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Milieudefensie et al. v Royal Dutch Shell plc - The Paris Climate Agreement in Full Force

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Ireland

On 26 May 2021, the Hague District Court ruled that Royal Dutch Shell is obliged to reduce the CO2 emissions of the Shell group’s activities by net 45% by the end of 2030, relative to 2019, through the Shell group’s corporate policy.
 
 
This landmark ruling applies not only to Shell, but also to its suppliers, and covers both the companies' emissions and emissions from products burned by its customers. It is therefore a very far-reaching ruling, which will impact entire supply chains.
 
Background
 
The Applicants in this case comprise seven environmental groups, including Friends of the Earth Netherlands ("FOE"), Greenpeace and Fossil Free Netherlands, and 17,000 Dutch citizens.
 
The principal argument advanced by the Applicants alleged that Shell is one of the biggest climate polluters in the world, that the company has known about the severity of climate change and the impacts of oil drilling for years and despite this, continues to drill, whilst misleading the public on the issue. In so arguing, the Applicants alleged that Shell is breaching its international climate obligations under the Paris Climate Agreement.
 
In addition, it was alleged that Shell was breaching article 6:162 of the Dutch civil code and violating articles 2 and 8 of the European Convention on Human Rights – the right to life and the right to family life – by causing a danger to others when alternative measures could be taken.
 
In defence, Shell argued that climate targets should be set by the Dutch Government, rather than by companies, and that forcing one energy firm to cut back on oil and gas will only have a minor impact as long as others continue to produce fossil fuels. Shell argued that unlike the Dutch government, Shell is not a signatory to the 2015 Paris Agreement. In addition, Shell argued that it was already taking 'serious steps' to limit its use of fossil fuels and that there was no legal grounds for the case to be brought.
 
What is the Paris Climate Agreement?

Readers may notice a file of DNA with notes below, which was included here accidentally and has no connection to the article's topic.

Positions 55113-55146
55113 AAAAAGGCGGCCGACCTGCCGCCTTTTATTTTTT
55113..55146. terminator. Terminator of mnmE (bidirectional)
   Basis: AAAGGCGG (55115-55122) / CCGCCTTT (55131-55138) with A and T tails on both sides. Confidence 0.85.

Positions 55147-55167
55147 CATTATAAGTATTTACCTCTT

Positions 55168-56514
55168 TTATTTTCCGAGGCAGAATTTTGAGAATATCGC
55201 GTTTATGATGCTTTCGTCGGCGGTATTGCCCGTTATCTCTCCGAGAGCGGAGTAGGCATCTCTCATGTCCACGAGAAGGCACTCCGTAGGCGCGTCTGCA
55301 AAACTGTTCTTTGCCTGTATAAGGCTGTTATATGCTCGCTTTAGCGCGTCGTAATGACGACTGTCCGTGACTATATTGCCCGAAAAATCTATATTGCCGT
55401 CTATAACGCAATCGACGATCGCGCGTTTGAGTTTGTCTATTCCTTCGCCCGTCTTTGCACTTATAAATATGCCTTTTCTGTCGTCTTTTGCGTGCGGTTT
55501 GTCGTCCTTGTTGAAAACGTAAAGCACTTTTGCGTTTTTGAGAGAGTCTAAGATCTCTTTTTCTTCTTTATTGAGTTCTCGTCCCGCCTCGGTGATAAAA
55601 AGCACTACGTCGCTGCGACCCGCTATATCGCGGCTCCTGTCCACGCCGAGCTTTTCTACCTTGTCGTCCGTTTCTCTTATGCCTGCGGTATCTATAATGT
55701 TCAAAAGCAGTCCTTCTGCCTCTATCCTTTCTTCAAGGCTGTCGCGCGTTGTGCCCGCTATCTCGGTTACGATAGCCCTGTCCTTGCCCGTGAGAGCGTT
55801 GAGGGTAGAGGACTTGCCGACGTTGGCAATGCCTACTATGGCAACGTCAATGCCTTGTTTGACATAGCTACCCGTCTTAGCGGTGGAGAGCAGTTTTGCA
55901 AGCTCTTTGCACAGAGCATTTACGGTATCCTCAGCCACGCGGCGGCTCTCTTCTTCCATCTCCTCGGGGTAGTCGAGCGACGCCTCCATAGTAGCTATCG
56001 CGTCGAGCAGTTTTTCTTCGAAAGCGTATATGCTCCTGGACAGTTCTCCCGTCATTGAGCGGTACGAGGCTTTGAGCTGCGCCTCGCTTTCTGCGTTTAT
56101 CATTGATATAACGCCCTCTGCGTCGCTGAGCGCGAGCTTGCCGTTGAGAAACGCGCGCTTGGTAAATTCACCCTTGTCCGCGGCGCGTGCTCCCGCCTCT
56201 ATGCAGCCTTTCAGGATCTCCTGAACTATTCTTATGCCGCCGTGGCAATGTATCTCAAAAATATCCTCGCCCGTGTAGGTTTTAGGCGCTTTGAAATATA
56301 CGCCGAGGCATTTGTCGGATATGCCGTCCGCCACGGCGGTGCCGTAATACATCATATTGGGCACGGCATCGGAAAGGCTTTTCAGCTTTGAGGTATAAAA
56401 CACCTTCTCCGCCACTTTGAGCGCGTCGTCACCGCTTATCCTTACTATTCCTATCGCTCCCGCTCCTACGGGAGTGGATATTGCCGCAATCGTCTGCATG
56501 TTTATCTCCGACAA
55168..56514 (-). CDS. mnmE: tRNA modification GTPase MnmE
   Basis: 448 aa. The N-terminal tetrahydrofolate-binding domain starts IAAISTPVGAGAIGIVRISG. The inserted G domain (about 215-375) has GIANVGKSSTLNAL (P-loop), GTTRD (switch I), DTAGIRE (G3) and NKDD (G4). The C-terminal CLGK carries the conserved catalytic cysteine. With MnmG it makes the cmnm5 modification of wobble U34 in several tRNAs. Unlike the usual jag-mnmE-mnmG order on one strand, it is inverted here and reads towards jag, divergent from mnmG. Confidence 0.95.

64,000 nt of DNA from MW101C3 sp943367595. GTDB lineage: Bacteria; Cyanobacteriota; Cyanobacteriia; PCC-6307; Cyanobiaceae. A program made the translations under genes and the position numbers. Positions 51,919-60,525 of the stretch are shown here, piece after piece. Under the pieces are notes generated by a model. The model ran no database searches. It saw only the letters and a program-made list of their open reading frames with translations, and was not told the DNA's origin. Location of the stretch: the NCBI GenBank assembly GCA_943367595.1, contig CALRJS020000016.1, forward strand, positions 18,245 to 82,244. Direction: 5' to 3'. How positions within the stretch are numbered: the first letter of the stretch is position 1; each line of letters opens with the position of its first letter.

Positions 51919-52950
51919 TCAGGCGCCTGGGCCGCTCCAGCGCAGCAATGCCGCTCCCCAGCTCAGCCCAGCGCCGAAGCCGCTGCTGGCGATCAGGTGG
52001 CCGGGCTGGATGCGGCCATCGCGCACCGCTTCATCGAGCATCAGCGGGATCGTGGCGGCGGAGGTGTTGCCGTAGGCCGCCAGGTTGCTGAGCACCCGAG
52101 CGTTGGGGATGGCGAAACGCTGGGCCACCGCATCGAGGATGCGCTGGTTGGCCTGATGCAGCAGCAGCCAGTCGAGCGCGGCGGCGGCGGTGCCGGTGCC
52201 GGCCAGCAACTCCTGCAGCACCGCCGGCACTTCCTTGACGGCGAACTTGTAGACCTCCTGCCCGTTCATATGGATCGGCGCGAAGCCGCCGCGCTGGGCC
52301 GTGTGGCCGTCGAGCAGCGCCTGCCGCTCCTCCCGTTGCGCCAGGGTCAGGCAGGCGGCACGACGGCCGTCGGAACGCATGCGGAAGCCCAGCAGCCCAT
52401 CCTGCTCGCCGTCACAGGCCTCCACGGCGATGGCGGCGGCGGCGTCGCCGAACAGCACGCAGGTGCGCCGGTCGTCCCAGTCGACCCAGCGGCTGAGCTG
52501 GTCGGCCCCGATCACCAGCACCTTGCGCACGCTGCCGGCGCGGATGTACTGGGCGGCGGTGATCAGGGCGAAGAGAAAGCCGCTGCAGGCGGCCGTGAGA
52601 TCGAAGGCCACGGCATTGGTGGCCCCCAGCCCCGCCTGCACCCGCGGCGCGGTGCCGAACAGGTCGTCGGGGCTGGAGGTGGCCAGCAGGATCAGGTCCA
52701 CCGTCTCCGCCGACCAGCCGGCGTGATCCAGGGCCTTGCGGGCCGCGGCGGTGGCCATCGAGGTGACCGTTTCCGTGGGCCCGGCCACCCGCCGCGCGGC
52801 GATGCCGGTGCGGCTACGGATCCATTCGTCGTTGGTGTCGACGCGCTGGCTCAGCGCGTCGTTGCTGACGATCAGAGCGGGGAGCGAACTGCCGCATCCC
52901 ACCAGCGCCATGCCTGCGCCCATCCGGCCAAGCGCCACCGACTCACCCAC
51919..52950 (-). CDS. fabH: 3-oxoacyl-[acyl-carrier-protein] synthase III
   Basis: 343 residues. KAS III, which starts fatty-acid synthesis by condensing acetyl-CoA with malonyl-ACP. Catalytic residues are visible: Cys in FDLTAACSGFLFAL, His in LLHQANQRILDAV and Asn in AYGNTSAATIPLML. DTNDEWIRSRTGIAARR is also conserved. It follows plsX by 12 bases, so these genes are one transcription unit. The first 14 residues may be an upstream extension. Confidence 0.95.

The Paris Climate Agreement is an internationally binding UN treaty on climate change entered into force on 4 November 2016. The Agreement's main objective is to reduce global warming to 2 degrees Celsius above pre-industrial levels with an emphasis on achieving 1.5C.
 
How is it envisaged that the Paris Climate Agreement will achieve this goal?
 
The Agreement works in five year cycles with each country being required to prepare a Nationally Determined Contribution (NDC), which will become increasingly ambitious with the passing of each cycle.
 
The NDC's are submitted to the United Nations Framework Convention on Climate Change. The NDCs are used as a means of communicating the actions that each country will take in order to reduce their greenhouse gas emissions and build up resilience to adapt to the impact of climate change. Ireland operates under an EU-wide NDC that has committed up to a 40% reduction in emissions by 2030, from the emission rates recorded in 1990.
 
The Judgment
 
Following four days of hearing in December 2020 in the Hague District Court, the Court delivered judgment in favour of the Applicants.
 
In particular, the Court held that (i) Shell's sustainability policy is insufficiently “concrete”, (ii) that Shell has a duty of care towards Dutch citizens under the Dutch Civil Code in relation to its policies, emissions and consequences of emissions and (iii) that the level of emission reductions of Shell and its suppliers and buyers should be brought into line with the Paris Climate Agreement. Significantly, the Court noted that the “policy intentions and ambitions for the Shell group largely amount to rather intangible, undefined and non-binding plans for the long-term”.
 
The Court also held that there are obligations under both Dutch law and the Convention and that Shell had known for “a long time” about the damage of carbon emissions. While Shell had not acted unlawfully, the Court said it had established that there would be an “imminent violation of the reduction obligation”.
 
Further, the Court made its decision provisionally enforceable, meaning Shell will be required to meet its reduction obligations even as the case is appealed.
 
This is an unprecedented ruling that will have very significant implications for companies operating in the energy industry. It is the first time that the Paris Agreement has been found to impose obligations on private companies and the first time a Court has ruled against a company specifically requiring it to reduce its Co2 emissions. This certainly underlines a shift in judicial thinking in relation to such environmental and climate litigation (e.g. also see the Judgment of the Irish Supreme Court in July 2020 the "Climate Case Ireland" brought by Friends of the Irish Environment).
 
In addition, for climate activists seeking to enforce international climate accords, it suggests that pursuing these aims through the courts may effect significant change. This case may pave the way for more climate-related litigation taken directly against companies for not adhering to climate change policy/legislation.
 
Oisín Coghlan, the FOE Director in Ireland, noted the timely nature of the decision, coinciding with publication of the Climate Action and Low Carbon Development (Amendment) Bill 2021 in Ireland, which Bill is being actively debated in the Dáil at present.
 
While it is expected that Shell will appeal the decision of the Dutch District Court to the Superior Court in the Netherlands, the decision has nonetheless been lauded as a "precedent-setting judgement".
 
A copy of the Judgment is available here

Written by Jonathan Moore, Grainne O'Callaghan and Declan Meagher. 

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